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Everyone smiled at the sound of the baby's laughter.

I don't think the above sounds logical, and I tend to reword it as follows:

Everyone smiled at the baby who was laughing.

Everyone smiled at the baby who made a sound of laughter.

Am I reasonable? Thanks.
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Hi,

Everyone smiled at the sound of the baby's laughter.

I don't think the above sounds logical, The sentence sounds fine to me

and I tend to reword it as follows:

Everyone smiled at the baby, who was laughing. This doesn't really say explicitly why they smiled

Everyone smiled at the baby who made a sound of laughter. This is a very clumsy and awkward clause

Clive
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AngliholicEveryone smiled at the sound of the baby's laughter.

I don't think the above sounds logical

Can you explain what about the sentence sounds wrong to you?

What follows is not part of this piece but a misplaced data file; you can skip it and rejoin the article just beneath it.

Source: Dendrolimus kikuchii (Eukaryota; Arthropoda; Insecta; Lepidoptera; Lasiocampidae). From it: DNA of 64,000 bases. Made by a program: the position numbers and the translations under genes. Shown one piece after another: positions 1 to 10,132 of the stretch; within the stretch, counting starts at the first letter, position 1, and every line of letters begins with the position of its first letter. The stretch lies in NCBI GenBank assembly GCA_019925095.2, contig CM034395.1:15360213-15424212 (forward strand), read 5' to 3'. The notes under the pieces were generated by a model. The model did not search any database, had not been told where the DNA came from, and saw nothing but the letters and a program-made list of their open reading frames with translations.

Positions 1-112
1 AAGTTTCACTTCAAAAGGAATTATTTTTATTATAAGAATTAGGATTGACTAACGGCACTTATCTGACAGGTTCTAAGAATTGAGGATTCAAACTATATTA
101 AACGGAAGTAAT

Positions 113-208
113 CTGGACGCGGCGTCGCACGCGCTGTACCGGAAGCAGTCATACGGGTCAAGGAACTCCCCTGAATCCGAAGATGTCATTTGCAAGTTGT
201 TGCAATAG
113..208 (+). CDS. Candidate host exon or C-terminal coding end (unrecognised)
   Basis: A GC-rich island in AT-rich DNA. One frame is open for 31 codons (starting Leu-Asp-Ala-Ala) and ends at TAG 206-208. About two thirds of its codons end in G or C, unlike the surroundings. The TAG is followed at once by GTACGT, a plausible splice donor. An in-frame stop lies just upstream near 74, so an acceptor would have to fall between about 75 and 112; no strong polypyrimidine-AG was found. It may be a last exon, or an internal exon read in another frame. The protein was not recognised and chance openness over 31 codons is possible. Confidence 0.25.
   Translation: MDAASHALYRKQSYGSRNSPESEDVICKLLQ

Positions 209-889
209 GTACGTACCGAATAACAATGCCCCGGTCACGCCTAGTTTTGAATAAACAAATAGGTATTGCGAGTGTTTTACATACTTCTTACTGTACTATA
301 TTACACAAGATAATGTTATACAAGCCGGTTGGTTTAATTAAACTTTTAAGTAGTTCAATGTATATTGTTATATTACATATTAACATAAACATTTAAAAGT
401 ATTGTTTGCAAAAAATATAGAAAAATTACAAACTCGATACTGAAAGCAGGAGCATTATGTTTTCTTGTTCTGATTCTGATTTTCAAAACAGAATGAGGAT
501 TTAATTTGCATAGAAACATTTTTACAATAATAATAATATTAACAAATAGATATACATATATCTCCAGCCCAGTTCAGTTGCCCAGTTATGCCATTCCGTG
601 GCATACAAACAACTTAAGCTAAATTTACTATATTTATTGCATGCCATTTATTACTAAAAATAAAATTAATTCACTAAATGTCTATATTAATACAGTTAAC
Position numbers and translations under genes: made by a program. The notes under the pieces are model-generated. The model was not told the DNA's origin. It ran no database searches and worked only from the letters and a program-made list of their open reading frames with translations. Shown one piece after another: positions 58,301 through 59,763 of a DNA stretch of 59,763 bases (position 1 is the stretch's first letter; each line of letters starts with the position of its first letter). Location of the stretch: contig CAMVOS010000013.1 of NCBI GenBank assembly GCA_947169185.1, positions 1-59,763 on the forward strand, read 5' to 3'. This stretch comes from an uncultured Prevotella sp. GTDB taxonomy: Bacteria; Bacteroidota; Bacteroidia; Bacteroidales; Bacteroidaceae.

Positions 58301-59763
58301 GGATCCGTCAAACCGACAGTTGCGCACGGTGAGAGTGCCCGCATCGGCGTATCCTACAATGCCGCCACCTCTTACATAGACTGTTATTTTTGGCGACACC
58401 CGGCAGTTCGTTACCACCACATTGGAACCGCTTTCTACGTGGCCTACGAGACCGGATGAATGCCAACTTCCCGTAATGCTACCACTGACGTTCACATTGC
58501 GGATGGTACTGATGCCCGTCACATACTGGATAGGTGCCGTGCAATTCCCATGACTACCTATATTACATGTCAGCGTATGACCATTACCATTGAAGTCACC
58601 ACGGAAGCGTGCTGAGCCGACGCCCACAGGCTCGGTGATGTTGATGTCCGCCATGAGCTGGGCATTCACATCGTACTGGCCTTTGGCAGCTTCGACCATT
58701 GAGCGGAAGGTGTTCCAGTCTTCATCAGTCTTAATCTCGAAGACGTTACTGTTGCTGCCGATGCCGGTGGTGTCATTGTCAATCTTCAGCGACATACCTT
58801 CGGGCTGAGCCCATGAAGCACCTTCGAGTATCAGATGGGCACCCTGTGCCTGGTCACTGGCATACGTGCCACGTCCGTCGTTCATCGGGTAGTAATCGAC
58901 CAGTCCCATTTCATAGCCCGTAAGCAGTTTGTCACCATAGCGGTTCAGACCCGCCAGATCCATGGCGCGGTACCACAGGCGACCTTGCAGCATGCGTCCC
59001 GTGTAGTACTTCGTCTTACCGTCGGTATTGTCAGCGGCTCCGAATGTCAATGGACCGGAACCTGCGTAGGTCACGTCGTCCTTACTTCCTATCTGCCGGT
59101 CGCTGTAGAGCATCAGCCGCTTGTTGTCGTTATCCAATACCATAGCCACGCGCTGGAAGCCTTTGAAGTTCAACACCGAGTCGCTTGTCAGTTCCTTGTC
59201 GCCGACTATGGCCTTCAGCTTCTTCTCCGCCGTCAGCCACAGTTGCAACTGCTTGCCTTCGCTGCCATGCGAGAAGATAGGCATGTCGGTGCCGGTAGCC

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Grammar Geek
Angliholic
Everyone smiled at the sound of the baby's laughter.

I don't think the above sounds logical

Can you explain what about the sentence sounds wrong to you?

Thanks, Clive and GG.

How could people smiled at the sound of ... ? I presume it should be more logical to say "smile at someone." Maybe, it just occurred to me that it's the logics of my mother tongue.
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Hi Angliholic. When we say "Everyone smiled at the sound of...." it means "everyone smiled when they heard the sound of...." It does not mean they "smiled at the sound" the same way they might "smile at the baby," although I can see why you might read it that way. Think of it as "At the sound of the baby's laughter, everyone smiled."

You can also say "he jumped out of bed at the sound of the alarm clock."

You could even say "he smiled at the memory of " something, or "at the thought of" something.

Does that help?
KhoffHi Angliholic. When we say "Everyone smiled at the sound of...." it means "everyone smiled when they heard the sound of...." It does not mean they "smiled at the sound" the same way they might "smile at the baby," although I can see why you might read it that way. Think of it as "At the sound of the baby's laughter, everyone smiled."

You can also say "he jumped out of bed at the sound of the alarm clock."

You could even say "he smiled at the memory of " something, or "at the thought of" something.

Does that help?

Thanks, Khoff.

Roger!

By the way, should I say "roger that" or just "roger" in this context?